Hollywood responds to Jussie Smollett’s alleged attack

Actor Jussie Smollett, whose alleged assault was the subject of much controversy this week, has remained silent about the alleged attack he says he suffered on the evening of Jan. 29. Instead, the show-business…

Hollywood responds to Jussie Smollett’s alleged attack

Actor Jussie Smollett, whose alleged assault was the subject of much controversy this week, has remained silent about the alleged attack he says he suffered on the evening of Jan. 29. Instead, the show-business community—and his alleged attackers—have been talking about the star’s alleged hate crime, which comes as the actor has been in the midst of a legal battle over his claim that he was allegedly the victim of financial abuse by his former manager. Here is a look at the events surrounding this report.

Jan. 29

Jussie Smollett reportedly told Chicago police that two men beat him up and poured bleach on him during an attack that occurred at about 2 a.m. at the intersection of South Lincoln Avenue and West North Avenue.

Police arrested two brothers—Abel and Olabinjo Osundairo—on Jan. 30. The Osundairo brothers later said that they did not assault Smollett, but rather “helped” him in an effort to “flip” his story against his former manager, David Schwimmer.

March 13

Police charged the brothers with disorderly conduct for filing a false police report.

April 6

Smollett’s representatives said they had received a letter that contained a white powder that turned out to be a harmless granular substance. A second letter sent to Smollett was found to contain an intact white powder. The FBI is investigating.

A$AP Rocky allegedly distanced himself from Smollett following the incident. He told Billboard: “I’m a real supporter of Black Lives Matter.”

May 11

Smollett flew to California and was due to appear on Good Morning America but bailed out of his appearance after no explanation was provided.

May 14

Smollett finally filed a police report on behalf of himself and his family, claiming that he was “punched in the face, poured an unknown chemical substance” on him and had two men yell racial and homophobic slurs at him while he was “bound by rope.” The singer-actor alleged that a man with a “Make America Great Again” hat and a “Make Chicago Great Again” baseball cap yelled “MAGA country” while the alleged assailants went on the attack.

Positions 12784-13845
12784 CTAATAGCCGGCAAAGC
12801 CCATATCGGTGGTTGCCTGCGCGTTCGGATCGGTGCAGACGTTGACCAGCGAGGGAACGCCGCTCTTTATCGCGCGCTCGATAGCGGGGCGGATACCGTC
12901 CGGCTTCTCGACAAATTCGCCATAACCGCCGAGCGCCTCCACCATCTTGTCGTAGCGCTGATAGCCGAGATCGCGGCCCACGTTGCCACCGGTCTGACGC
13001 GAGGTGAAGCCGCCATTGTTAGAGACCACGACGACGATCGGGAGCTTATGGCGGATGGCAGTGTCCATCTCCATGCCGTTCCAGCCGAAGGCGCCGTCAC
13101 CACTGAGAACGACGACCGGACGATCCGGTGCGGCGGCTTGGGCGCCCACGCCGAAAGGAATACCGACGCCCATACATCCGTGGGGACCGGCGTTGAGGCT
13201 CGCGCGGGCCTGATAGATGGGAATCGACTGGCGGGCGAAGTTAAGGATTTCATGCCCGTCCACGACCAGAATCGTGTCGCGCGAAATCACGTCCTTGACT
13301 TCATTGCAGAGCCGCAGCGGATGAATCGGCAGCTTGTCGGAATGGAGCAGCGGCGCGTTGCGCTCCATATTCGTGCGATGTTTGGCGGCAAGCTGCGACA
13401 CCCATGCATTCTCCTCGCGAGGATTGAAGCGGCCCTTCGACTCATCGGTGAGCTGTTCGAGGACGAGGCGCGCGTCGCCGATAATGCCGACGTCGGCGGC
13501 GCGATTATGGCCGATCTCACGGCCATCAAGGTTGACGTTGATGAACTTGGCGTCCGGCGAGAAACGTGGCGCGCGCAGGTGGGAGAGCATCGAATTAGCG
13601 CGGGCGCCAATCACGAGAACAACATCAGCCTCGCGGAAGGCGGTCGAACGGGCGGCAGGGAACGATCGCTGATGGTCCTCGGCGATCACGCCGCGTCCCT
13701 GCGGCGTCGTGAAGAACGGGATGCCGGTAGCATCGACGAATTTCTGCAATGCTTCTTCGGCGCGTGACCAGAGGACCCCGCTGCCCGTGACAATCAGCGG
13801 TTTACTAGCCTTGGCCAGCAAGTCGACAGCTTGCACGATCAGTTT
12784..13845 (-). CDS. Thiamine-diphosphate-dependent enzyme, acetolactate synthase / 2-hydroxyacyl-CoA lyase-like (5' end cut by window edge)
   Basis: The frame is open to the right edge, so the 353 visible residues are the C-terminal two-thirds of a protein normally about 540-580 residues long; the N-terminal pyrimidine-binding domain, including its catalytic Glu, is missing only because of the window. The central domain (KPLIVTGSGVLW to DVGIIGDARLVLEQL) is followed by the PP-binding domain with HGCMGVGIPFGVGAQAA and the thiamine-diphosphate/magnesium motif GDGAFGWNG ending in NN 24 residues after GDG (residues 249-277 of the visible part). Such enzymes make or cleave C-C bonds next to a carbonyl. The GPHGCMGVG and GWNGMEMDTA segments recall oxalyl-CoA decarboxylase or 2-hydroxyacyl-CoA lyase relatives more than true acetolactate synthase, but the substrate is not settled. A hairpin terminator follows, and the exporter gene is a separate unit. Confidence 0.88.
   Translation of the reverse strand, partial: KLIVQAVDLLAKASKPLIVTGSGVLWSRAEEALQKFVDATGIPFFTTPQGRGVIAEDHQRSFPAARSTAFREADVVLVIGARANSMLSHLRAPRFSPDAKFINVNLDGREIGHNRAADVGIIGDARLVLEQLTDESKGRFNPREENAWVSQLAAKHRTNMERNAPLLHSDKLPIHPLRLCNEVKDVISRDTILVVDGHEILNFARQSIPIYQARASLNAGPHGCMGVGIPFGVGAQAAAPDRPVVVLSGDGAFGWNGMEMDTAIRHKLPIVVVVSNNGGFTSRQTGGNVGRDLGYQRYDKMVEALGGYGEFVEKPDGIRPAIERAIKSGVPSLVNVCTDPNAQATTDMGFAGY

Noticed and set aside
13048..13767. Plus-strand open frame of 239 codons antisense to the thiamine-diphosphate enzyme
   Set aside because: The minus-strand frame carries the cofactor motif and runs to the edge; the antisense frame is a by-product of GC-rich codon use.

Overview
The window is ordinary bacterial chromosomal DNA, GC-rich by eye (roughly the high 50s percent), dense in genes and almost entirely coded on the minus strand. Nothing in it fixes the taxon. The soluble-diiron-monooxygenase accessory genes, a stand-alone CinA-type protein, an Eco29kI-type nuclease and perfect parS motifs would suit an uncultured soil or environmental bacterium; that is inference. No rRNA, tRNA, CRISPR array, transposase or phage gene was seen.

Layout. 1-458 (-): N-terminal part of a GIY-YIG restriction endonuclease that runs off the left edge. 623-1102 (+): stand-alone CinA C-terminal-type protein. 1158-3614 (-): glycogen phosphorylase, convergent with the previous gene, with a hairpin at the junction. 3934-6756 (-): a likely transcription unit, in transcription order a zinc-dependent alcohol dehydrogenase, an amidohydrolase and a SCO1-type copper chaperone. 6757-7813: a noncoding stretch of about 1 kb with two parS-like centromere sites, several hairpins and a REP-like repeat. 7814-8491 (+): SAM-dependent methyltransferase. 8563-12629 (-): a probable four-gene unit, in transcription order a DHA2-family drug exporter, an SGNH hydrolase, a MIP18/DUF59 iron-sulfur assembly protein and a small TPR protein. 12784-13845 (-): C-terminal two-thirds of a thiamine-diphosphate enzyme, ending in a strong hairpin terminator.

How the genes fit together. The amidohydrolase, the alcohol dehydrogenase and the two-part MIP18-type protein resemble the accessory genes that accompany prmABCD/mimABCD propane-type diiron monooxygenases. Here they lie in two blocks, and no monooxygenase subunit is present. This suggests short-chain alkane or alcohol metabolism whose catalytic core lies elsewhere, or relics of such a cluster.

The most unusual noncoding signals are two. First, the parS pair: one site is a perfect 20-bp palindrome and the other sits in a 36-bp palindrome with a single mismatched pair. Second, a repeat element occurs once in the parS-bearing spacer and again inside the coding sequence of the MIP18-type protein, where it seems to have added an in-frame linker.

Three weeks later, in a gated community in the Chicago suburb of Windermere, about an hour from Smollett’s Hollywood home, two men walked up to Smollett and appeared to be “assaulting [him],” according to police. The men apparently tried to provide him with money after punching him, and threatened to kill Smollett. The alleged assailants handed Smollett a note that the singer said “looked like a ransom note.”

The Chicago Police Department has not commented on the alleged note or whether it is relevant to the case.

On Thursday, a grand jury returned a first-degree felony charge against Smollett alleging that he paid one of the brothers in order to orchestrate the assault.

July 6

Smollett arrived at the courthouse in the Chicago suburb of Fenwick. He faced his alleged attackers, who could face 20 years in prison if convicted.

During an arraignment, Smollett’s lawyer said that the actor was in “no position” to pay for the attack. He asked the judge for a $100,000 bond, citing his celebrity status, and was released that day.

The actor released a statement that afternoon, in which he claimed that the entire case had been “set up” and that he felt he was targeted for his “race and [his] sexuality.”

“They wanted me to believe that the MAGA hat I was wearing made [the attack] possible,” he said. “They wanted me to believe that this is [my] country and if you don’t like it, then we don’t want you here.”

Smollett has been outspoken about his support for President Donald Trump’s “America First” agenda, which has often criticized immigration.

May 31

Smollett tweeted this statement at 9:05 a.m. ET: “I can’t emphasize enough how much I appreciate all the love and support I’ve received.”

— With reporting by Mark Brody

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